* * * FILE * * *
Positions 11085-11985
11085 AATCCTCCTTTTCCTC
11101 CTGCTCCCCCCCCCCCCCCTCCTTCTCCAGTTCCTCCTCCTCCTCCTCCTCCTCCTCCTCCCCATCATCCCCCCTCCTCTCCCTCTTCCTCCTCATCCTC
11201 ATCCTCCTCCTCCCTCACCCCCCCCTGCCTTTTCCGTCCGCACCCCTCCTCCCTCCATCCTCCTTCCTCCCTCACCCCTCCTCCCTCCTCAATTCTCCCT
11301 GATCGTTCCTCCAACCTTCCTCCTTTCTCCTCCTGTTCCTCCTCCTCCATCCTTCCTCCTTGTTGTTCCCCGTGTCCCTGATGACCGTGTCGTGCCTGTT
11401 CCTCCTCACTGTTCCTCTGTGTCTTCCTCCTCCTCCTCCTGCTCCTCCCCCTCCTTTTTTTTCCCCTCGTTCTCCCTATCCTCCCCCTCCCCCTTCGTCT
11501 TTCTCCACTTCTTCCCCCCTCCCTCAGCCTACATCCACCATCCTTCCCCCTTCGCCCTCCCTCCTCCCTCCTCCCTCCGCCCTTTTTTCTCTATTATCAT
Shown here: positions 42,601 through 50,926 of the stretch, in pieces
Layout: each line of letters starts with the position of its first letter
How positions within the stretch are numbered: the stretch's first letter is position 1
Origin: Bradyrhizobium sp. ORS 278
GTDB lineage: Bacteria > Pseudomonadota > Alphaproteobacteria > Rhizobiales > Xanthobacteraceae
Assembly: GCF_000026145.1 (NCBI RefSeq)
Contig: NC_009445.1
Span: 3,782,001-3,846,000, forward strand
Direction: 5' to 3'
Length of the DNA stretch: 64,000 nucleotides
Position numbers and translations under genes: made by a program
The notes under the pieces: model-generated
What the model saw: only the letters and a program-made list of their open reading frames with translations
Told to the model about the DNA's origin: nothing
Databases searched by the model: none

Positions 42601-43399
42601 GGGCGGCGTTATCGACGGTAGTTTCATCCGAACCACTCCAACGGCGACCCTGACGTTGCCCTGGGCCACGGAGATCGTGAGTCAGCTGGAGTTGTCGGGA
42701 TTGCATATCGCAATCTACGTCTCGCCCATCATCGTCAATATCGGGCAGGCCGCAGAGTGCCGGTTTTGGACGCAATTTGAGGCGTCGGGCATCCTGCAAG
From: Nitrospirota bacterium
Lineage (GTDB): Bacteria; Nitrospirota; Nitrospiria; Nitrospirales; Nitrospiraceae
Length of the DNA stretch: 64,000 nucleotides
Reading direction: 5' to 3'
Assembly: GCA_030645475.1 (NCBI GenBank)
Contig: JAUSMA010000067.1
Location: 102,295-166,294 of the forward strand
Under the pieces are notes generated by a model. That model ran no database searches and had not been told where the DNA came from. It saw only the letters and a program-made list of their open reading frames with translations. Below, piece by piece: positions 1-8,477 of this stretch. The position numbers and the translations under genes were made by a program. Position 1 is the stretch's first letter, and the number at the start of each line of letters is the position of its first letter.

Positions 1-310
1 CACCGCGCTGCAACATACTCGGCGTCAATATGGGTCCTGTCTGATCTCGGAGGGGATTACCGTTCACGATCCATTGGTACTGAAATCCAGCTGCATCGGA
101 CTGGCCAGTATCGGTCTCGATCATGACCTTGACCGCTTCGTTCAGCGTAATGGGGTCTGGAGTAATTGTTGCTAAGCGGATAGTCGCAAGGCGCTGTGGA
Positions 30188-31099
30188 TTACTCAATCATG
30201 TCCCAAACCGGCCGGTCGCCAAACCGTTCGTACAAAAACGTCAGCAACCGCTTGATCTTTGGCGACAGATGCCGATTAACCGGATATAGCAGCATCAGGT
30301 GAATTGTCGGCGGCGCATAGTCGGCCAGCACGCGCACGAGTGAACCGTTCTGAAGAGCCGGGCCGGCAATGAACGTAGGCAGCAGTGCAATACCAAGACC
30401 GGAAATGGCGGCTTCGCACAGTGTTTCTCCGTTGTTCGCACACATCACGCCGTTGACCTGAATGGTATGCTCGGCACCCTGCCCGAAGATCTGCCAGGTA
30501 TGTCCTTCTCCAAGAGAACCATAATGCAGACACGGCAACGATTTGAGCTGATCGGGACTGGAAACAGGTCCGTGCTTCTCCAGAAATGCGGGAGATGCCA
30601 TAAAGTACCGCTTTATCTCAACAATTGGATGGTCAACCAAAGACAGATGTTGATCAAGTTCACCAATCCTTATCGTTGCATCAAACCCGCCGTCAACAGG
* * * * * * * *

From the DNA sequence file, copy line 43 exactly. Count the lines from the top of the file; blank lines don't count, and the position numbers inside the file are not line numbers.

30601 TAAAGTACCGCTTTATCTCAACAATTGGATGGTCAACCAAAGACAGATGTTGATCAAGTTCACCAATCCTTATCGTTGCATCAAACCCGCCGTCAACAGG